With the March 24 opener finally in sight, the drivers are eager to get back to work. But they head into the season much like IndyCar's fans — in an odd wait-and-see mode about where the series is headed.
A recently commissioned report by the series owner Hulman & Co. made a variety of recommendations for the series, including adding a three-race playoff and a season-ending race on the road course at Indianapolis Motor Speedway. Most the drivers this week said they have no idea what suggestions from the Boston Consulting Group the series is seriously considering.
That includes New Zealand veteran Scott Dixon, one of the very few who has so far met Mark Miles, who became CEO of Hulman & Co. in November. Dixon and Miles had dinner and attended a college basketball game last week.
"I think the guy is very switched on," Dixon said. "I think he likes the fact it's a challenge, and I think at the moment he is open to the fact he doesn't know a whole lot about racing. Right now it seems he's just asking questions and seeing what comes back."
Dixon appeared to be in the minority of those who have so far had any interaction with Miles or had any discussions about the direction of the series.
Four-time IndyCar champion Dario Franchitti, considered one of the series leaders among the drivers, simply shook his head when asked if he's had any conversations with Miles. Three-time Indianapolis 500 champion Helio Castroneves asked "Who is that?" during a discussion about current IndyCar leadership.
In fact, there was not a single representative of IndyCar's management team or the competition department present during an eight-hour media day on Monday.
It left the drivers as the spokespeople for the series, a role they are eager to fill. All of them have ideas on how to strengthen the series, and most of them center on increased marketing and a stronger television package.
"There's a lot less to fix than people think. It's just that some of the big things need to be fixed," James Hinchcliffe said. "The No. 1 goal has to be increased television viewership. If we can solve that, then we can work to expand."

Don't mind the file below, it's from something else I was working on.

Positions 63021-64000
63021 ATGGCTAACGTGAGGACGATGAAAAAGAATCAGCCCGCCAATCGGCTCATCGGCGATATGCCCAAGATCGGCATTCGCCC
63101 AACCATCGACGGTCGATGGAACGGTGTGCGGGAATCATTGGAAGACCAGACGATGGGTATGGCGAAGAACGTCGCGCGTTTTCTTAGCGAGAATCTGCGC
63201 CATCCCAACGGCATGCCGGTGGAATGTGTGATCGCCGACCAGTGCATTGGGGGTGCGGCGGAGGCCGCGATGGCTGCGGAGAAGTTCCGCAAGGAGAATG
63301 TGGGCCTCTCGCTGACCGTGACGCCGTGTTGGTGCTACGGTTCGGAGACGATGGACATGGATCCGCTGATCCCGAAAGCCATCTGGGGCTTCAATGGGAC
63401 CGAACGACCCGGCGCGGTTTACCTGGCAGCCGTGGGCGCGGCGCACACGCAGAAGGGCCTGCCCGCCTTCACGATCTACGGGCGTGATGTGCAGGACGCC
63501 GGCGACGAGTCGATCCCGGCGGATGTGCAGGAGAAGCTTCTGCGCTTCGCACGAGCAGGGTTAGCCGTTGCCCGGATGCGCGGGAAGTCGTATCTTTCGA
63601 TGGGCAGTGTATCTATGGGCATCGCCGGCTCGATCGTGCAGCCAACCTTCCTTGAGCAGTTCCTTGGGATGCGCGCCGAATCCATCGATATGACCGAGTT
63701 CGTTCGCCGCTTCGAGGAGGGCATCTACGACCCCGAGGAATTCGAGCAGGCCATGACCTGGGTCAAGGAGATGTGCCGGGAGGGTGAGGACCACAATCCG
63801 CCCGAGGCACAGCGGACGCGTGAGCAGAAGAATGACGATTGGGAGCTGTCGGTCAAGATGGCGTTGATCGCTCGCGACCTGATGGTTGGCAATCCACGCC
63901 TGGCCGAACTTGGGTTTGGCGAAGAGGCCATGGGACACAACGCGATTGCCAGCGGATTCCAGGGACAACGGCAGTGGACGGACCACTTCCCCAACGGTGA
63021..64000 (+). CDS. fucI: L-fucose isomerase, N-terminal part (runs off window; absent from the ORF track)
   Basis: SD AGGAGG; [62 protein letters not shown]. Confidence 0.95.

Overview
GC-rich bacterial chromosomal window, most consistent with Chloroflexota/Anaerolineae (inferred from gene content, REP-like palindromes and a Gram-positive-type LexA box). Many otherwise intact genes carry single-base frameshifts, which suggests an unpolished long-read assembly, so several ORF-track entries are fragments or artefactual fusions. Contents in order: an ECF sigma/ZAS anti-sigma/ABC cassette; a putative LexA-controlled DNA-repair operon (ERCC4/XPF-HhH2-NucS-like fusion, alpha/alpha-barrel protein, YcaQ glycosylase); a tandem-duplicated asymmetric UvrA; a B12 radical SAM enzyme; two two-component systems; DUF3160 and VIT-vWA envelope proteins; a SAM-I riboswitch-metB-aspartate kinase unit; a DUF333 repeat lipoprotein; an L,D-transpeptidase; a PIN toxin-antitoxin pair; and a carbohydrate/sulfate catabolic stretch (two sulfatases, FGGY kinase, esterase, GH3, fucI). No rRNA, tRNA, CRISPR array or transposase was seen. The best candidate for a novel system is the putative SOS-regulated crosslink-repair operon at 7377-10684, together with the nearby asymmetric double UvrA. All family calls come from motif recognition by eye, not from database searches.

The key to increased viewership is getting people to watch the races. The BCG report found IndyCar to be "the best pure racing motorsports league in the U.S. ... but the series suffers from lack of awareness." The report suggested myriad ways to lure new eyeballs.
AJ Allmendinger raced in the now defunct Champ Car Series, moved to NASCAR in 2007 and will return to IndyCar this season. Having benefited in both fame and fortune from NASCAR's marketing machine, he doesn't think IndyCar needs gimmicks for growth and stability.
"I think IndyCar has just got to be marketed better," he said. "I don't know if fans see it, honestly that's part of the problem. Over the last several years, that's what NASCAR has done. They've marketed their drivers and they've told their stories, good or bad. In life now, that's what people are drawn to. If it can be marketed better, the series can be strong."
Tony Kanaan doesn't disagree that marketing and television are the problem, but believes the efforts need to be combined and IndyCar should have a healthier presence on television. He points to all the NASCAR content on TV and argues IndyCar has almost no TV programming outside of a race weekend.
"We have the competition. We have the personalities. We need to get it on TV. NASCAR is on TV every single day," Kanaan said. "We need to put television shows on that show the personalities that tell our stories."
But English driver Justin Wilson, who with Franchitti and Kanaan was part of a driver advisory board last season, wants more focus on the cars.
It's not even clear who will ultimately make the decisions about IndyCar's future.
Although Miles runs Hulman & Co., IndyCar doesn't officially have a CEO since Randy Bernard's firing in October. Jeff Belskus has been acting as interim CEO of the series while also running Indianapolis Motor Speedway, but the series is two weeks away from the season opener without a permanent fix.